Housebreaking a puppy is all about sticking to a routine and positive reinforcement. It’s a great time to get to know your dog’s personality better and bond with them as well. But remember that housebreaking doesn’t happen overnight. You’ll have to be patient. While some dogs get housebroken in as little as two months, most puppies will take about four to six months – some could even take a year – to be fully trained.
The good news is that you don’t have to mess with diapers. The bad news is that there are no diapers. Your puppy will start to have control over his bowels and bladder when he is about 12 weeks old. It is advisable to start his training around this time or as soon as you get him. For dogs older than 12 weeks, certain habits may have already formed and it might take a longer time to reform his behavior.
Start by keeping your dog in a space specially for him. Pets don’t usually mess up their resting area, so keeping him in a crate, a room or on a leash and taking him out regularly to do his business will help speed up the housebreaking process. After your pup is used to the routine and is somewhat trained, you can give him more access to all areas of your home.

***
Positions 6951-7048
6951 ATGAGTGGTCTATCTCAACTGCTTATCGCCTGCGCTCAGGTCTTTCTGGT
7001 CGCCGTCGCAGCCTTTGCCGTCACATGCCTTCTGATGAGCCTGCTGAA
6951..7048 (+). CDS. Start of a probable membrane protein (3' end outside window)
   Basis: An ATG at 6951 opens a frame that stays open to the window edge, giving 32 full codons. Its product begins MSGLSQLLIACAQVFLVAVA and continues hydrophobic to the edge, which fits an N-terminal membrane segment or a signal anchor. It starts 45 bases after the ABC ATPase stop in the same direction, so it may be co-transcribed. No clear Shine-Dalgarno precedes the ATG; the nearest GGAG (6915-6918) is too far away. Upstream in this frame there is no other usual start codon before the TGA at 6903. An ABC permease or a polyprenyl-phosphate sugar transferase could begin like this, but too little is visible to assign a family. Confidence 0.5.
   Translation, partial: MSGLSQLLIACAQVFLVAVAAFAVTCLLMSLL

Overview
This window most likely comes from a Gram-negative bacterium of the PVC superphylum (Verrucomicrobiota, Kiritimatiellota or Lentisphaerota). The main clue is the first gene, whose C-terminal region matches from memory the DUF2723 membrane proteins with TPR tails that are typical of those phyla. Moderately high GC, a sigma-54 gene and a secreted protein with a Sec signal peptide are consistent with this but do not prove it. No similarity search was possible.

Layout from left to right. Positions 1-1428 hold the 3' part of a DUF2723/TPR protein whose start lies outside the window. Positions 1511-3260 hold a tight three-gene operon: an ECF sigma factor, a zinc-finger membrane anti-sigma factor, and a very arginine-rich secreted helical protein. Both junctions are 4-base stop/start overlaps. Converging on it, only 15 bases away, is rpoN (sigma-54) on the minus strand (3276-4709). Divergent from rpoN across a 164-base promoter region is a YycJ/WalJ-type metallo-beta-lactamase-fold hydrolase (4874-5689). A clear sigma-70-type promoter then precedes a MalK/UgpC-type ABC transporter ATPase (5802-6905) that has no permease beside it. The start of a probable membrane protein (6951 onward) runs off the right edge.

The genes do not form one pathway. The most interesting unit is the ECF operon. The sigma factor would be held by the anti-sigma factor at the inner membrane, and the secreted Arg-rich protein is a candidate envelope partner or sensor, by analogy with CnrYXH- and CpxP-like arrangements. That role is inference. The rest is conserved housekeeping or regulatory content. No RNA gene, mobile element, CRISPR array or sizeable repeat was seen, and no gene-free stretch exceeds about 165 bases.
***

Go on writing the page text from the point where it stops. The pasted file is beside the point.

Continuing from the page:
A routine is necessary in all aspects of training your pet. A good one to follow is to take your pup out as soon as you wake up. Follow up through the day with visit outside to eliminate every hour, and when he wakes up from naps, after meals and before bedtime to increase his chances of not messing in the house. Look out for signs that your dog needs to go and take him out right away. These include whimpering, restlessness, circling and barking.
Dogs are creatures of habit and take cues from smell. Leading him to the same spot every time you go out will increase your chances of him forming an association with the location and having to do his business. After he is done, don’t forget to give him a small treat, which can be a chew stick, a game of fetch or a few words of praise. Positive reinforcement is one of the most effective ways to train your dog.
Most of all, be patient. All dogs have accidents now and then, especially those under a year told. Don’t be disheartened and soldier on with your training. Don’t punish your dog when it makes a mess. They cannot comprehend where your anger is stemming from and will just be confused. Clean it up thoroughly so that the odour is untraceable to your pup. If you feel that your pet isn’t getting the hang of it, consult your vet as there could be a medical issue hindering the housebreaking of your puppy.
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